Kayla Mueller was born in Prescott, Arizona. She attended Northern Arizona University, where she graduated in two and a half years with a political science degree.
No one who knew Kayla could have imagined the way her life would end or that the US Special Forces operation to capture or kill her captor would be dedicated to her.
But that’s just part of her incredible story.
“The best composts for compassion”
Kayla’s ministry began in middle school when she volunteered to serve in homeless shelters. In high school, she raised awareness about the genocide in Darfur, Sudan, and won the 2007 Gold Presidential Volunteer Service Award for her work with Americorps and Big Brothers Big Sisters.
In college, Kayla Mueller was active with United Christian Ministries. Her minister describes her as “a humble, down-to-earth girl who liked to ease the suffering of just one person. Small, seemingly insignificant gestures of compassion did not escape her.”
While in college, she traveled to India, Israel, and the Palestinian territories on volunteer missions. In Arizona, she worked at an HIV/AIDS clinic.
In December 2012, Kayla Mueller traveled to the Turkey-Syria border to provide aid to Syrian refugees. Grieved about the suffering she witnessed, she wrote in her blog at the time, “Anger, sadness, and fear are the best composts for compassion.”
On August 3, 2013, she and a friend visited a Doctors Without Borders hospital in Aleppo, Syria, to repair the hospital’s internet connection. They were reportedly taken captive by ISIS the next day.
“The only one you really have is God”
Kayla Mueller was not heard from again until the next spring. Then she sent a remarkable letter to her family through cell mates who were released. She stated that she had been “treated w/the utmost respect + kindness,” clearly writing before she faced the torture that was to come.
She noted: “I remember mom always telling me that all in all in the end the only one you really have is God. I have come to a place in experience where, in every sense of the word, I have surrendered myself to our creator b/c literally there was no one else.”
Kayla added: “I have been shown in darkness, light + have learned that even in prison, one can be free.” She assured her family, “I have a lot of fight left inside of me. I am not breaking down + I will not give in no matter how long it takes.”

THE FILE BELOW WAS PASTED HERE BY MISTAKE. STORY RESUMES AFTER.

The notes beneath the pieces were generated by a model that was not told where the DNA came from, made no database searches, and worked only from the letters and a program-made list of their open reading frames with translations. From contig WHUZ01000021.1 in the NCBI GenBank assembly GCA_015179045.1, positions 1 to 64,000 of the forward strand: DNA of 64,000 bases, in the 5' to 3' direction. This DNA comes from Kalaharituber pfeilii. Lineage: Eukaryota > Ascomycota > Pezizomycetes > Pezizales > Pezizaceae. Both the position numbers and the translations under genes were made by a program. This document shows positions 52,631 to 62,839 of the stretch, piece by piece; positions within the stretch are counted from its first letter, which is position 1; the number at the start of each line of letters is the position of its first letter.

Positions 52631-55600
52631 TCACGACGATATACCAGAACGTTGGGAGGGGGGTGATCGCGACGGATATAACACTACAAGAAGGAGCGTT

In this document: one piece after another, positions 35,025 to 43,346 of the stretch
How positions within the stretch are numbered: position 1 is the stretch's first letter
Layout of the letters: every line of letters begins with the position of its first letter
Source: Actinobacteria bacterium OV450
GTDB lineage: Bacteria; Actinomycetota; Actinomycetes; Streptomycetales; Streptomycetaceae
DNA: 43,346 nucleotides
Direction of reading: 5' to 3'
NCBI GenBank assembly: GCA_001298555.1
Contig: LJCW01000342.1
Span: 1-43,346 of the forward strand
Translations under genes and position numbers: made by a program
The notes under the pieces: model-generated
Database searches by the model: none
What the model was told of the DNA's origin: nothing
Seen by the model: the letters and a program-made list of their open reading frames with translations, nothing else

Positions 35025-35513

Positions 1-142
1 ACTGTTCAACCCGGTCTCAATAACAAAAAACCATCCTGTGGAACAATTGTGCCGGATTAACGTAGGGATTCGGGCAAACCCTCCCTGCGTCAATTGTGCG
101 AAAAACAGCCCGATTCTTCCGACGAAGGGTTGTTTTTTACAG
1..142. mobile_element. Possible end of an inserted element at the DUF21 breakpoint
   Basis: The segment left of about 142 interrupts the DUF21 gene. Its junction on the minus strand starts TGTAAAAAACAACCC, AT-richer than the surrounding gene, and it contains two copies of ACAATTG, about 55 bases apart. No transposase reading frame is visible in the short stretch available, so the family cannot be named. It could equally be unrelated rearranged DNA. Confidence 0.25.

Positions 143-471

She then testified: “I know you would want me to remain strong. That is exactly what I am doing.”
“It is better for you to escape alone.”
Kayla Mueller would “remain strong” across the horrific ordeal to come.
According to US officials, Abu Bakr al-Baghdadi tortured and repeatedly raped her at his compound before announcing in February 2015 that she had died. Her body has never been recovered.
However, her fellow hostages say she never surrendered hope and selflessly put the welfare of fellow captives above her own. One remembered Kayla’s “strong faith that gave her a lot of strength” and added: “As a person, she was a very good friend. She was smart. She was fun to be with. She was very kind, extremely generous.”
Another former hostage told reporters that Kayla passed up a chance to escape in order to increase the odds of escape for a group of teenage girls in captivity with her. They found a way to sneak out of al-Baghdadi’s house late one night and asked her to come with them. She told them, “No, because I am American. If I escape with you, they will do everything to find us again. It is better for you to escape alone. I will stay here.”
At one point, she and several other hostages were watched by Mohammed Emwazi, who was later dubbed “Jihadi John” after he carried out the beheadings and killings of ten hostages. When one of his fellow guards claimed that Kayla had converted to Islam, she denied his claim. A hostage who witnessed her courage said, “I would not have had the guts to say that. . . . It was very clear that all of us were impressed by the strength she showed in front of us. That was very clear.”
How to be a “true follower of Christ”
Last Saturday evening, a US Special Forces operation dedicated to Kayla Mueller led to the death of Abu Bakr al-Baghdadi. His caliphate had already been destroyed; he was hiding in a cave and using his children as human shields when he died.
He will be remembered as one of history’s worst criminals. Kayla Mueller will be remembered as one of history’s most courageous martyrs.
Now it is up to us to make her story our own.
If you’re reading this Daily Article in America, you’re probably not facing martyrdom for your faith. If you’re one of our readers in China, North Korea, Saudi Arabia, Syria, or Iran, you are facing the very real possibility of dying for Jesus.
Wherever you live, your decision to serve your Lord comes at a cost. Jesus was clear: “If they persecuted me, they will also persecute you” (John 15:20). Today is the day to decide that we will follow Jesus wherever he leads at whatever the cost. Today is the day to respond to Kayla Mueller’s faith by emulating her courage.
A. W. Tozer: “The true follower of Christ will not ask, ‘If I embrace this truth, what will it cost me?’ Rather, he will say, ‘This is truth. God help me to walk in it, let come what may!’”
Will you be a “true follower of Christ” today?